ControlAbstract.java
public class ControlAbstract<T extends ControlAbstract<T>> {

    private boolean checkRules = true;                          (1)
    public T withCheckRules() {
        // ...
    }
    public T withSkipRules() {
        // ...
    }

    @Getter @NonNull
    private ExceptionHandler exceptionHandler;                  (2)
    public T with(ExceptionHandler exceptionHandler) {
        // ...
    }

}
1 whether to check business rules (hide/disable/validate) before executing the underlying property or action
2 how to handle exceptions if they occur, using ExceptionHandler:
SyncControl.java
@FunctionalInterface
public interface ExceptionHandler {

    Object handle(Exception ex) throws Exception;

}

Exceptions can be rethrown or ignored. If ignored, the handler can instead return a value; this must be compatible with the expected return value of the underlying action.

... and the SyncControl class itself is:

public class SyncControl extends ControlAbstract<SyncControl> {

    public static SyncControl control() {
        return new SyncControl();
    }

    private SyncControl() {
        with(exception -> {                 (1)
            throw exception;
        });
    }

    private boolean execute = true;         (2)
    public SyncControl withExecute() {
        // ...
    }
    public SyncControl withNoExecute() {
        // ...
    }


}
1 Default exception handler is to rethrow the exception.
2 Don’t actually execute the action (for example, just check the rules as in a "dry-run").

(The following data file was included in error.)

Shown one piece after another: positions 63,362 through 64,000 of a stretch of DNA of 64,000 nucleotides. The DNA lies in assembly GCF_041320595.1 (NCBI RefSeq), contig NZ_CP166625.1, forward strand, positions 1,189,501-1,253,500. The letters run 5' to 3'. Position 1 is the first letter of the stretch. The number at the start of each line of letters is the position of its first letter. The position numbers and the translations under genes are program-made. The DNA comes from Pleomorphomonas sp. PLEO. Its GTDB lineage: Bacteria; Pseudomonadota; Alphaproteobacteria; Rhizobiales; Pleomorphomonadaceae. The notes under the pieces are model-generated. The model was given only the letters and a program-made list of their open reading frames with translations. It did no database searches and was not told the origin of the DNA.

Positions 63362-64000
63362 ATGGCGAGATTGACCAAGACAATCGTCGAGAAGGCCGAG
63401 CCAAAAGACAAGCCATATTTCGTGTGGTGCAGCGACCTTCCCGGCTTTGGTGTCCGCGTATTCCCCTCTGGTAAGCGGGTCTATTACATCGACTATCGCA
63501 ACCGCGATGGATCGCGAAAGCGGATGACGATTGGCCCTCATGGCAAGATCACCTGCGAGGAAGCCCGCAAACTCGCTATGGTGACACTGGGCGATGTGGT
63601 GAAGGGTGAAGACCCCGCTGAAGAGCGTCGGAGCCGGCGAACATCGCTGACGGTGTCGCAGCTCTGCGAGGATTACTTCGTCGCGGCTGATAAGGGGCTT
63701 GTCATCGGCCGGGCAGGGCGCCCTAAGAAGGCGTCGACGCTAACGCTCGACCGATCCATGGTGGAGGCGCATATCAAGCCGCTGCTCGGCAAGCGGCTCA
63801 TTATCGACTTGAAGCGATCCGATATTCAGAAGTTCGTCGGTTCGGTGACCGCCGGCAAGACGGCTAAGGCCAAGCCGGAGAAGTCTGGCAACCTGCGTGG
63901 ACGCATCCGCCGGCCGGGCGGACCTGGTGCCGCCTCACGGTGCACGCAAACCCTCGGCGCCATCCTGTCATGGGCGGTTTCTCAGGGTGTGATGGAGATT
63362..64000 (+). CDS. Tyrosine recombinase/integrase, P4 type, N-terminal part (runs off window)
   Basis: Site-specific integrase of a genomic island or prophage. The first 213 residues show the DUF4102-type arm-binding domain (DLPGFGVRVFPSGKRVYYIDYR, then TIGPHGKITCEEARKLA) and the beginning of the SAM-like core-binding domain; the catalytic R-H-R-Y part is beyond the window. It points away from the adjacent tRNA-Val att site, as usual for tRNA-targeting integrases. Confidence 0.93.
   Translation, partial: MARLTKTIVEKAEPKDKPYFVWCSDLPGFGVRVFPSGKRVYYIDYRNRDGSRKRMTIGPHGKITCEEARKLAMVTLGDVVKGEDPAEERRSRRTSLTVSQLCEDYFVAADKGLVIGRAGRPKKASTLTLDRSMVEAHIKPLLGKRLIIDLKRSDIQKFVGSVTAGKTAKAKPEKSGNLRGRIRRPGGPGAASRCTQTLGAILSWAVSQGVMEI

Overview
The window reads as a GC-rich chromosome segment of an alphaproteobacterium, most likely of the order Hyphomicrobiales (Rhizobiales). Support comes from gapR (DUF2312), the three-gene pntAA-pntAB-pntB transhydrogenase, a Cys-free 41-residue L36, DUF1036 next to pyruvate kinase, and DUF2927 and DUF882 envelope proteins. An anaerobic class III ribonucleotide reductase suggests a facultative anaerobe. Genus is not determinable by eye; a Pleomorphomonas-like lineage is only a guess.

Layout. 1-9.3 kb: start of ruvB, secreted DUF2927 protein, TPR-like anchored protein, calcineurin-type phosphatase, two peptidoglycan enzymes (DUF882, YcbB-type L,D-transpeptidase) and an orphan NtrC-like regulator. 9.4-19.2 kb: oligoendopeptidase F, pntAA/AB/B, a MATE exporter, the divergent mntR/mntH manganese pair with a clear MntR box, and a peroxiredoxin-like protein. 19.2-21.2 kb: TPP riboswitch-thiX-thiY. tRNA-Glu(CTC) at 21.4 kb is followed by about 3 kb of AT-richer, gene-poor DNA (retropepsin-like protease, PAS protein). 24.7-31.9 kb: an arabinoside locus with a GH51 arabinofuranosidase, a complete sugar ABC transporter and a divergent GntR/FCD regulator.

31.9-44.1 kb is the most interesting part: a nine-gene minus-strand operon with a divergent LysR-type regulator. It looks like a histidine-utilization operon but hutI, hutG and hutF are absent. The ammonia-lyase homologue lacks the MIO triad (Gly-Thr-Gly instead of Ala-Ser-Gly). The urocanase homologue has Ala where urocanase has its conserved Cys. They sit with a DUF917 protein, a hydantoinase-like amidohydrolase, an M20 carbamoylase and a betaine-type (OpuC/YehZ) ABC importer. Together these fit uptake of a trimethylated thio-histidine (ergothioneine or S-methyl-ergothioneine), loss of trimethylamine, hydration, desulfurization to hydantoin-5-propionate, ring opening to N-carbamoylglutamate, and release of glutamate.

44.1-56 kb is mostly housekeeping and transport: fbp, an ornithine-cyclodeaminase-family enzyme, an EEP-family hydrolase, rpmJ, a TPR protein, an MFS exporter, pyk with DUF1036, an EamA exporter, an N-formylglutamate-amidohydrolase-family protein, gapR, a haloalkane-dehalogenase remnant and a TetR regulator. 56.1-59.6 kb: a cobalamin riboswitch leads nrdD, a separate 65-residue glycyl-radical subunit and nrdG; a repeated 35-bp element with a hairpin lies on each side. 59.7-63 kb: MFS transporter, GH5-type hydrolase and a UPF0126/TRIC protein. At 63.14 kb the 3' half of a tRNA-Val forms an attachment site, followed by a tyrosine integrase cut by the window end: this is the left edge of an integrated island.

Asynchronous API

The WrapperFactory also allows domain objects to be interacted with in an asynchronous fashion, in other words executed in a separate thread:

public interface WrapperFactory {

    <T,R> T asyncWrap(T domainObject,                      (1)
                      AsyncControl<R> asyncControl);

    <T,R> T asyncWrapMixin(                                (2)
                   Class<T> mixinClass, Object mixedIn,
                   AsyncControl<R> asyncControl);

    // ...

}
1 Wraps the underlying domain object so it can be invoked (through its wrapper) asynchronously in a separate thread. The AsyncControl modifies the way in which the wrapper interacts with the underlying domain object, discussed below.
2 instantiates and wraps a mixin so that it can be invoked (through its wrapper) asynchronously in a separate thread. Again AsyncControl modifies the way this is done.

Executing in a separate thread means that the target and arguments are used in a new session. If any of these are entities, they are retrieved from the database afresh; it isn’t possible to pass domain entity references from the foreground calling thread to the background threads.

AsyncControl

The AsyncControl class controls the way that an asynchronous wrapper — as obtained by asyncWrapXxx(…​) — works. The class inherits from ControlAbstract (see above), to allow the rules checking to be skipped and to configure the ExceptionHandler. It extends with the following behaviour:

AsyncControl.java
@Log4j2
public class AsyncControl<R> extends ControlAbstract<AsyncControl<R>> {

    public static AsyncControl<Void> control() {                        (1)
        return new AsyncControl<>();
    }
    public static <X> AsyncControl<X> control(final Class<X> clazz) {   (2)
        return new AsyncControl<>();
    }

    private AsyncControl() {
        with(exception -> {                                             (3)
            log.error(logMessage(), exception);
            return null;
        });
    }

    @Getter @NonNull
    private ExecutorService executorService =                           (4)
                            ForkJoinPool.commonPool();
    public AsyncControl<R> with(ExecutorService executorService) {
        // ...
    }

    @Getter
    private String user;                                                (5)
    public AsyncControl<R> withUser(final String user) {
        // ...
    }

    @Getter